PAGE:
Code of Ethics

This is PalisadesMTB’s recommended etiquette while you are out enjoying the trails. Some elements are from IMBA’s Rules of the Trail, adapted specifically for our local area.

Always wear a helmet, eye protection and gloves.

Nothing ruins the day like a sharp stick in the eye. You might also consider additional protection depending on your skill level & the location where you are riding.

Don’t wear headphones when riding.

There may be times when it is important to hear things around you such as other trail users, animals & falling trees/branches. 

Be self-sufficient.

Carry the hydration, energy, tools & parts you’ll need to ensure an enjoyable ride. Learn how to make trailside repairs such as fixing a flat, repairing a snapped chain or replacing a broken derailleur hanger. There is a freedom in knowing you won’t have to cut your ride short or walk your bike out of the woods.

Ride within your limits.

Enjoy the ride and think about the terrain and your technique instead of just your speed. This is something we do because we enjoy it, right? So what’s the rush?

Avoid skidding.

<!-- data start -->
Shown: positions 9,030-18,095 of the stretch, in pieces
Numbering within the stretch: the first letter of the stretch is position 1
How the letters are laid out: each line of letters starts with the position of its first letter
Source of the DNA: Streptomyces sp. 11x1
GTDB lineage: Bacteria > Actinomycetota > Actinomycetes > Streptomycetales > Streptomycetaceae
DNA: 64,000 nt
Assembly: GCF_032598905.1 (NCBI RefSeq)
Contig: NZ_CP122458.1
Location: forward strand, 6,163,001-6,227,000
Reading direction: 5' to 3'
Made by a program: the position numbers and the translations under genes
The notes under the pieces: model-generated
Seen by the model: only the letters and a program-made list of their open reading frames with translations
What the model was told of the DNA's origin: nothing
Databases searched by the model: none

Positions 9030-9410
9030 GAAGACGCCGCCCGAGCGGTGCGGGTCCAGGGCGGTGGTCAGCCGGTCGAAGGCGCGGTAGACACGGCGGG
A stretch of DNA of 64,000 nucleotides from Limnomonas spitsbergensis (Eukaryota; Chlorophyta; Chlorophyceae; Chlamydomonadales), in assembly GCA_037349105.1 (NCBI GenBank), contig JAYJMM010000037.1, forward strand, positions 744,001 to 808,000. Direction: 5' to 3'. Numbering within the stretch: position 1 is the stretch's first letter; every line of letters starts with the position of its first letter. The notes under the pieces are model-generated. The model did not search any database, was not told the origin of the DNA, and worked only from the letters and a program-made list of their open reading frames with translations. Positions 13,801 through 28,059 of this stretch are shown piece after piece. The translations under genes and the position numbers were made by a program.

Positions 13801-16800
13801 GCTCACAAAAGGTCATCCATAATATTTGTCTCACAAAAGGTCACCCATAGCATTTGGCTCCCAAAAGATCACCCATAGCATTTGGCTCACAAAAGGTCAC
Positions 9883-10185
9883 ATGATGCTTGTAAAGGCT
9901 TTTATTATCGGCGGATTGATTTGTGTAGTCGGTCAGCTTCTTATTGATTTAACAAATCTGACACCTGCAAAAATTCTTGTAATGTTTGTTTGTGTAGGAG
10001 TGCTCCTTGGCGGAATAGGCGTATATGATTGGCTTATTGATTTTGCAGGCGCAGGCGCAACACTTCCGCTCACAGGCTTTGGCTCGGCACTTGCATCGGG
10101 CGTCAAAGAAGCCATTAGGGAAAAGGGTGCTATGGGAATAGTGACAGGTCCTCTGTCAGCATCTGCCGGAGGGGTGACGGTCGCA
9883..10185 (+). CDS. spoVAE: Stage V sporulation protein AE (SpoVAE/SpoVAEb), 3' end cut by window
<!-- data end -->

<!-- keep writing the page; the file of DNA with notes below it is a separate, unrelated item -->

Skidding leads to unnecessary wear and erosion. Keep those wheels turning. Stay on the trail; don’t cut corners. We want to keep the trails narrow and well defined.

Yield to hikers.

It is standard practice that cyclists yield to hikers. Slow down as soon as you see hikers, well in advance of passing. This gives the other trail user plenty of time to see you coming and reassures them that you are in control of your bike. If the hiker moves over indicating that you should pass, ride by slowly (walking speed). Always be friendly; a simple smile and hello goes a long way. Compliment their dog and you’ve won them over. If you’re riding in a group let them know how many riders are behind you.

Never leave any trash in the woods.

Not a gel wrapper, not a valve stem cap, nothing. If you see trash left by others, consider picking it up and stuffing it in your pack or jersey pocket. If we all contribute, we can keep our trails tidy.

Move branches and debris off to the side.

Help keep the trails clear by stopping to move branches and debris off to the side. Large logs should be left alone; just walk or ride over them. Learning to ride over logs is a great skill to have and helps in many riding situations. Do not ‘build up’ the logs by piling branches next to them. They rarely stay in place and often become a nuisance for other trail users.

If you encounter a stopped rider in the woods, check if they are all right.

You might have the tools or knowledge to get them going again.